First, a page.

Erudite is like a Wilder who gets (delayed) access to all Discipline powers, and can change her power choices every day for free.

    If Wilder is T2, then Erudite ought to be T1 -- I think it meets the criteria of being better than a T2 by swapping out different ways of breaking the world depending on the day, and by having better access to game-breaking effects.

    I think Troacctid is correct that Erudite is often over-rated, but I think my "basically a T1 Wilder" isn't all that high a rating. Erudite would be quite low on T1, just as Wilder ought to be low on T2.

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    Default Re: Retiering the Classes: Ardent, Erudite, Lurk, Psychic Rogue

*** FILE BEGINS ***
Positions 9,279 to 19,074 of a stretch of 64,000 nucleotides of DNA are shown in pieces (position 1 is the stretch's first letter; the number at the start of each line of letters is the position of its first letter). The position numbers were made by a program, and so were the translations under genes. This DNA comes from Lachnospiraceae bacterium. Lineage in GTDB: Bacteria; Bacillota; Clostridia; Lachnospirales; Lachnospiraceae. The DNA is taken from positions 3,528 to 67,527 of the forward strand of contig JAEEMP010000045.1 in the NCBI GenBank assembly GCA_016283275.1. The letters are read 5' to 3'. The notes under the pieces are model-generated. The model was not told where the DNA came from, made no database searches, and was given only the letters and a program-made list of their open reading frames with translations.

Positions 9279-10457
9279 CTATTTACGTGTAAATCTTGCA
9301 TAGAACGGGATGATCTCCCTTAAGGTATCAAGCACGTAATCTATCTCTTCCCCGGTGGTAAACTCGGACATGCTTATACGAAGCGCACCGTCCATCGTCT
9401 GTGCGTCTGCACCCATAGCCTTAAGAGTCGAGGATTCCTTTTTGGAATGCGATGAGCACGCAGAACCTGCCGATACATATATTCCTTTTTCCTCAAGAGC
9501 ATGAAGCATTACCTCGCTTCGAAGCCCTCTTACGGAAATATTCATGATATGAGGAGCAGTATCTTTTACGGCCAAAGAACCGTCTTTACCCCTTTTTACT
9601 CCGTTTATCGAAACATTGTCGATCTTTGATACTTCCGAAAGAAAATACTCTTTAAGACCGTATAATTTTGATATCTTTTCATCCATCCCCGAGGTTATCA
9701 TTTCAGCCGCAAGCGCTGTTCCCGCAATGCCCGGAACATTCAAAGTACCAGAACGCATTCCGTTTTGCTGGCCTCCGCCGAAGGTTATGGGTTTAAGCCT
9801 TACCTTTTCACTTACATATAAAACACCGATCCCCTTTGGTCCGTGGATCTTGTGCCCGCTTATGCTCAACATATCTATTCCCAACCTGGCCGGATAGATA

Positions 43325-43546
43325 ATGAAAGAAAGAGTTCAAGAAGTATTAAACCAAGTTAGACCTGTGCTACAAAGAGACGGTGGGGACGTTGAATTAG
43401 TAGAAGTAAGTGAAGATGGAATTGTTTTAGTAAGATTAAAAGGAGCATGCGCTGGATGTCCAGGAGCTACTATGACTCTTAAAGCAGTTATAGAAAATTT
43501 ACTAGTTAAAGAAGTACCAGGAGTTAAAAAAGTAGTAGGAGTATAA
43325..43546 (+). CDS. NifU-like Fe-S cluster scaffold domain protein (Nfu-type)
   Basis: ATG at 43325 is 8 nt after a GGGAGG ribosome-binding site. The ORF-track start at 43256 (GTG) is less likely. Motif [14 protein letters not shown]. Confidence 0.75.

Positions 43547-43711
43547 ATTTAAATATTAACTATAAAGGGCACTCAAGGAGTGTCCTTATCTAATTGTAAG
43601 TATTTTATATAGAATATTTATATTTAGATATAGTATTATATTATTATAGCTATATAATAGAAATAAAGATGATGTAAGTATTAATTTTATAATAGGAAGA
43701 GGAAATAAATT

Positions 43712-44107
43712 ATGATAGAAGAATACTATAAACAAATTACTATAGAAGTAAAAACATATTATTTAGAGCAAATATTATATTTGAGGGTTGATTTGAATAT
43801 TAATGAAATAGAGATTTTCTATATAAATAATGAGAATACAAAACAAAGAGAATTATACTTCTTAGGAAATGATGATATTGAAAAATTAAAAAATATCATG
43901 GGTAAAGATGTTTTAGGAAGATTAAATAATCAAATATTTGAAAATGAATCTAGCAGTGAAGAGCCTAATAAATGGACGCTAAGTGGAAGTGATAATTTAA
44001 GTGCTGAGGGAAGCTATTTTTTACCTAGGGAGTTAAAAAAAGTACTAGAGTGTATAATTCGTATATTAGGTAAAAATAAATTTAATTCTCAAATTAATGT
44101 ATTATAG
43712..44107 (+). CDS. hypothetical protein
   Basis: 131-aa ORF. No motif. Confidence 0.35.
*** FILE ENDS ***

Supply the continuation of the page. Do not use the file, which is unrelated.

Quote Originally Posted by Troacctid View Post
    So why wouldn't a psion with those same powers also be T1? It's not as if the erudite has access to those powers plus a bunch of other ones—if you're using those powers, then you've blocked off your access to other ones that day.
    Because a Psion has a fixed list of powers.

    An Erudite can break the world in a different way each day, without needing to spend XP on psychic reformation.

    It's the same difference between a Cleric (T1) and a Favored Soul (T2).

    At least, that's how I think we're supposed to evaluate within tiers. Maybe I'm wrong.

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    Default Re: Retiering the Classes: Ardent, Erudite, Lurk, Psychic Rogue